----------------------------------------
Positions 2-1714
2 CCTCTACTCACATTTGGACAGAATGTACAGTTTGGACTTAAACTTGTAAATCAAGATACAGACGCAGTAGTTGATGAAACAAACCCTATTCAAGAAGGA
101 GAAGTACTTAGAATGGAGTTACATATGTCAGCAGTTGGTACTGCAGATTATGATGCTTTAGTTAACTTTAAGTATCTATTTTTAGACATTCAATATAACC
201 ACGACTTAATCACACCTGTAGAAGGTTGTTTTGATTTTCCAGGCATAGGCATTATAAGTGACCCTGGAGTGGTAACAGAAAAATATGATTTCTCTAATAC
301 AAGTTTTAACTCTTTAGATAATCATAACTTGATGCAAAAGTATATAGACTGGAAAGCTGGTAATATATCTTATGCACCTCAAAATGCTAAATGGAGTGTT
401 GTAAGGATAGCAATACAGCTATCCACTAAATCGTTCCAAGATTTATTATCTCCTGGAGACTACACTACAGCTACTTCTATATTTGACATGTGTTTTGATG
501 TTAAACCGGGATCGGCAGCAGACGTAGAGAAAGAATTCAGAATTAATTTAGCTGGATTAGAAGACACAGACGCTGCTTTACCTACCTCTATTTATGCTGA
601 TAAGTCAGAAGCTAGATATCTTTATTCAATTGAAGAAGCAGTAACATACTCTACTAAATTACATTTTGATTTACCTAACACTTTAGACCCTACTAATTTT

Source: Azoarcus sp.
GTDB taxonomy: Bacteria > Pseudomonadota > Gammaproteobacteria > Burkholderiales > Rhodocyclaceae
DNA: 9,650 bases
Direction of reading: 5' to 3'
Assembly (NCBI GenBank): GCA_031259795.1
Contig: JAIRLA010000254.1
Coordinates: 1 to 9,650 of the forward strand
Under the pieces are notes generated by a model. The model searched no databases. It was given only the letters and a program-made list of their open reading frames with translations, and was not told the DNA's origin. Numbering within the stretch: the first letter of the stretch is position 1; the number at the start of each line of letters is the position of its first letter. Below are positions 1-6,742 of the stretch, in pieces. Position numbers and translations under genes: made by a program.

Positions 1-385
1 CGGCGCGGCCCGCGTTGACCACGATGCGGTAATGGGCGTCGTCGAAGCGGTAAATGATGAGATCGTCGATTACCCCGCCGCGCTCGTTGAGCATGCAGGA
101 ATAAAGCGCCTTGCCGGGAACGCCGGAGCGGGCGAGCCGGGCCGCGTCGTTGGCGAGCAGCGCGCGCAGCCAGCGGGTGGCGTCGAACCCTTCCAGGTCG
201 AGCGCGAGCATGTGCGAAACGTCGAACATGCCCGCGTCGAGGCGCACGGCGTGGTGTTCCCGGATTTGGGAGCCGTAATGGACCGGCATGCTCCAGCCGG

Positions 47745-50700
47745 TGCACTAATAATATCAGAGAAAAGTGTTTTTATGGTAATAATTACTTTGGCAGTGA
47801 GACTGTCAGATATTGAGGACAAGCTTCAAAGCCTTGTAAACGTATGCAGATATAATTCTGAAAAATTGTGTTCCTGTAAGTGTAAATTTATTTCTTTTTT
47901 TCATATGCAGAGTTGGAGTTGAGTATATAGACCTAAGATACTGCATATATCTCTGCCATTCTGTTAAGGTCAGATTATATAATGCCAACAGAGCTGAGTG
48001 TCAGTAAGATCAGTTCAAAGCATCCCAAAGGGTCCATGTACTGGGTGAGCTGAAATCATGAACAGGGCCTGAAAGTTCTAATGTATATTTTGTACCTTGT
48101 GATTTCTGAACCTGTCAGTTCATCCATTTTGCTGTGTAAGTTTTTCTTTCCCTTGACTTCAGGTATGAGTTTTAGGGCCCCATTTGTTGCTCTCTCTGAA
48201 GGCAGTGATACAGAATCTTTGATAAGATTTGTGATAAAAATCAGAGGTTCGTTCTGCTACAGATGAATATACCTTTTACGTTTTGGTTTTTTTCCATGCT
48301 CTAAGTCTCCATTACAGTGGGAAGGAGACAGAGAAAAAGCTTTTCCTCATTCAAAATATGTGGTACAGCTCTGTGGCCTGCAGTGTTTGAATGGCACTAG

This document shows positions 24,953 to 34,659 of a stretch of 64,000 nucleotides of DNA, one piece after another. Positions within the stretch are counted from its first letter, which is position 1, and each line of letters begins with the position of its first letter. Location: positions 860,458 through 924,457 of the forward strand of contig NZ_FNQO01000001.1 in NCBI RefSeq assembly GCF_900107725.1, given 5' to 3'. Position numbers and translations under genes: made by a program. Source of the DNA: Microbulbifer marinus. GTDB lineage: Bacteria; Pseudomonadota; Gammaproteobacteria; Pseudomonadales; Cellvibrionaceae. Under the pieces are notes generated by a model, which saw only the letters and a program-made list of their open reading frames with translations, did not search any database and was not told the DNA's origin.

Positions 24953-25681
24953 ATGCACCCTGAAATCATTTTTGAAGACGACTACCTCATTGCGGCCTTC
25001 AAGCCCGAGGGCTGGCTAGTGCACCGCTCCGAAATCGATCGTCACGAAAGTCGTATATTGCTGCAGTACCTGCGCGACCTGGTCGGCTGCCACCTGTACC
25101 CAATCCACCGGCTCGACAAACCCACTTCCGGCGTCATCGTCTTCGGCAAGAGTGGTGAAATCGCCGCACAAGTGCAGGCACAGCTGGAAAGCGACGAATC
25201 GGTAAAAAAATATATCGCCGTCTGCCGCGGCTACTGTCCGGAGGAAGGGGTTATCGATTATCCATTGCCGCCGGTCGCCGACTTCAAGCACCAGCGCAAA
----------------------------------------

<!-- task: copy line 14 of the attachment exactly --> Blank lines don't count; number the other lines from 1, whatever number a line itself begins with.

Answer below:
Contig: JAIRLA010000254.1